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Interior Opts For Balanced Approach On Oil Shale

Secretary Salazar has put forward a smart approach to oil shale that protects water and local communities in the West. The Salazar plan provides more than half a million acres of public lands for oil shale research.

With the West experiencing record drought and wildfires, and increased demands on water supplies, we can’t afford to gamble our limited water resources on a rock with a track record of 100 plus years of failure.

No one can say for certain how much water commercial oil shale extraction and processing would require. The Government Accountability Office (GAO) estimated that commercial oil shale production could use as much as 140 percent of the water used by the Denver metro area alone.

Read more about the decision here.

What to read

BLM wants oil shale projects to show viability before granting leases, Salt Lake Tribune, March 22, 2013

Under draft guidelines released Friday, oil shale and tar sands developers would have to demonstrate their technologies work and can yield petroleum in an economically and environmentally sound manner before winning full access to federal lands.

The Department of Interior’s proposed rules, which drew a swift rebuke from Republican lawmakers, accompany a major Record of Decision that sets federal acreage open to oil shale development at about 700,000 acres in Utah, Colorado and Wyoming and another 130,000 acres of tar sands in Utah.

White House finishes review of BLM royalty rule, (paywall) E&E News, March 18, 2013

The White House this month finished its review of a draft Interior Department rule governing future royalty rates for oil shale in the Rocky Mountains, a sign that the long-delayed proposal may soon be released…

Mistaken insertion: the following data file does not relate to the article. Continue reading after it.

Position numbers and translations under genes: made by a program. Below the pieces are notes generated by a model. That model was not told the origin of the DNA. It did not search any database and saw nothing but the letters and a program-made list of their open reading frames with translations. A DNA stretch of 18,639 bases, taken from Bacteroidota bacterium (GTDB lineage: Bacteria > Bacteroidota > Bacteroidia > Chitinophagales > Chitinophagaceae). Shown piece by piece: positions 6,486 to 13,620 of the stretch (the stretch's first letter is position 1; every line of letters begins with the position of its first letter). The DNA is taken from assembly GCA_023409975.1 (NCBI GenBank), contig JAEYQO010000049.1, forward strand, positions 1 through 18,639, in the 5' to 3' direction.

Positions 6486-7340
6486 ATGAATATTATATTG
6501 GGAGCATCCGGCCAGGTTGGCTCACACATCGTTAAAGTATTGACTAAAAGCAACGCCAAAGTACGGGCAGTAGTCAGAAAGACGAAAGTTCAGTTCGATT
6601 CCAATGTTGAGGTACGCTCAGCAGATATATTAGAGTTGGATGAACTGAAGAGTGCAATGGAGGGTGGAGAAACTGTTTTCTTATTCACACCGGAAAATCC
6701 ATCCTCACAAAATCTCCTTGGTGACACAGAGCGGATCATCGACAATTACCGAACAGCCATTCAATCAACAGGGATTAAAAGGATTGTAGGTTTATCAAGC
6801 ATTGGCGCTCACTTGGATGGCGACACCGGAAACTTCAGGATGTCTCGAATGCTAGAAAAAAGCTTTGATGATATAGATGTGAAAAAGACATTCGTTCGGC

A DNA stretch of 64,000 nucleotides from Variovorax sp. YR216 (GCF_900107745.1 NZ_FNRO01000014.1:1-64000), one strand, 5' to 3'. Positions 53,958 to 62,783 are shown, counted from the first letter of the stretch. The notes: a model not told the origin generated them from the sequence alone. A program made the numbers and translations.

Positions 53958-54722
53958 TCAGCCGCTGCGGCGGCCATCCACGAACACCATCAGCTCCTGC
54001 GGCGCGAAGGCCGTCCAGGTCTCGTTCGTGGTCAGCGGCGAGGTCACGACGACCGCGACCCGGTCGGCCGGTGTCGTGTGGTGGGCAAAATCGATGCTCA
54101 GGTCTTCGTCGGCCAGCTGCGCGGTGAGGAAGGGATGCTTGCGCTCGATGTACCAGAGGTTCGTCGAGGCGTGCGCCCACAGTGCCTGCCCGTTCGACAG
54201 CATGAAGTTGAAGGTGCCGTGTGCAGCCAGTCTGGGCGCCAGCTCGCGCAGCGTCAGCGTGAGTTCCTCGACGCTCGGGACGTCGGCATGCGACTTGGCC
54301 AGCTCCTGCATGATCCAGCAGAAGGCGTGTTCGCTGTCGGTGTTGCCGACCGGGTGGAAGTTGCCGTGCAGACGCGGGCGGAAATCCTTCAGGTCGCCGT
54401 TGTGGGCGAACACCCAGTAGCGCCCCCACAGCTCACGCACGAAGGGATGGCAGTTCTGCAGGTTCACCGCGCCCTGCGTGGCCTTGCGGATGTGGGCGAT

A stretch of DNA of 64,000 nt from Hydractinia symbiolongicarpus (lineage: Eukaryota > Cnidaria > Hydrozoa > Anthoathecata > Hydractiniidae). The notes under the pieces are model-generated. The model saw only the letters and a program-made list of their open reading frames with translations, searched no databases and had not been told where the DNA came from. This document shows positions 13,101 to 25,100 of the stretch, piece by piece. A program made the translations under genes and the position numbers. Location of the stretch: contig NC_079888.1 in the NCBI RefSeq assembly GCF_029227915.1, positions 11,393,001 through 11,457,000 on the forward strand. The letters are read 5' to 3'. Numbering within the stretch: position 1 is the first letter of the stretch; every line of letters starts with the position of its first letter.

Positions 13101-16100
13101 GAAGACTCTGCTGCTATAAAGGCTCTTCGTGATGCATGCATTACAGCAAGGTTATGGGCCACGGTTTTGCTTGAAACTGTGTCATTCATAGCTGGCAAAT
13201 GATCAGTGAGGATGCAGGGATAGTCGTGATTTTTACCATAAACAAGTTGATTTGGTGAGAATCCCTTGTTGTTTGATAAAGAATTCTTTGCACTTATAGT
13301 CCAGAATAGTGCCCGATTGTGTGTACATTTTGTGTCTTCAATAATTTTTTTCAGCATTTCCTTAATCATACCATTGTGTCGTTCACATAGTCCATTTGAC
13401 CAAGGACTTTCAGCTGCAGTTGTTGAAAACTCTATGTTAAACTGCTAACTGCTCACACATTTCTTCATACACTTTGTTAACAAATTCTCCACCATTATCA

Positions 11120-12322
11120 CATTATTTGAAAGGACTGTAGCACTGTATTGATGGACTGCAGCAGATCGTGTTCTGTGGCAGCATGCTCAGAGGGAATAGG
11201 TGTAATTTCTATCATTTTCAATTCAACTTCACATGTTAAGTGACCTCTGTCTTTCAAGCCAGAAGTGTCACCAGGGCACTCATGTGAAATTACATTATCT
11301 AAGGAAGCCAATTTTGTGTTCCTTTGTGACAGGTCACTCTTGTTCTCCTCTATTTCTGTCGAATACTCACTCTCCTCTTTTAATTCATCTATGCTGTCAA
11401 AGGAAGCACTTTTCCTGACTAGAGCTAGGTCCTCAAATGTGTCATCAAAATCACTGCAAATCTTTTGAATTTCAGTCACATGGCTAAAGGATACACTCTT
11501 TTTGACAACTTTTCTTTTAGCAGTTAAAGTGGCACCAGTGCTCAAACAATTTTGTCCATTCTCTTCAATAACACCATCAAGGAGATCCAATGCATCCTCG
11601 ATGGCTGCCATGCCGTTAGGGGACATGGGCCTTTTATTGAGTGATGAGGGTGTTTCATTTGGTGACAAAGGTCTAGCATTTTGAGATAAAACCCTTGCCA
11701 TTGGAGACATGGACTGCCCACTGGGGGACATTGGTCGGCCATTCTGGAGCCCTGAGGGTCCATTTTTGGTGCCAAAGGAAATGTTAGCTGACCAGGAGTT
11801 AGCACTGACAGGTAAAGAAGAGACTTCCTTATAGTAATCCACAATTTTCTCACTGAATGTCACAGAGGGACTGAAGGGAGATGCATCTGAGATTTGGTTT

Under the February 2011 settlement with more than a dozen environmental groups, Interior agreed to set a royalty rate that would balance the needs of industry while ensuring a fair return to the American taxpayer. The agency must also consider withdrawing the royalty rate altogether until more is understood about the costs of oil shale development. A report last November by Taxpayers for Common Sense urged the latter, arguing that a royalty rate is premature because no company has developed a commercially viable technology.

Utah oil shale becomes political punching bag in Estonia, Salt Lake Tribune, January 25, 2013

An Estonian firm’s plan to develop oil shale resources in Utah has sparked a political ruckus inside the small Baltic nation.

According to Estonian media reports, opposition members of parliament are challenging the competence of Economic Affairs Minister Juhan Parts in light of a recent report that the Eesti Energia’s Utah venture, known as Enefit American Oil, could lose millions.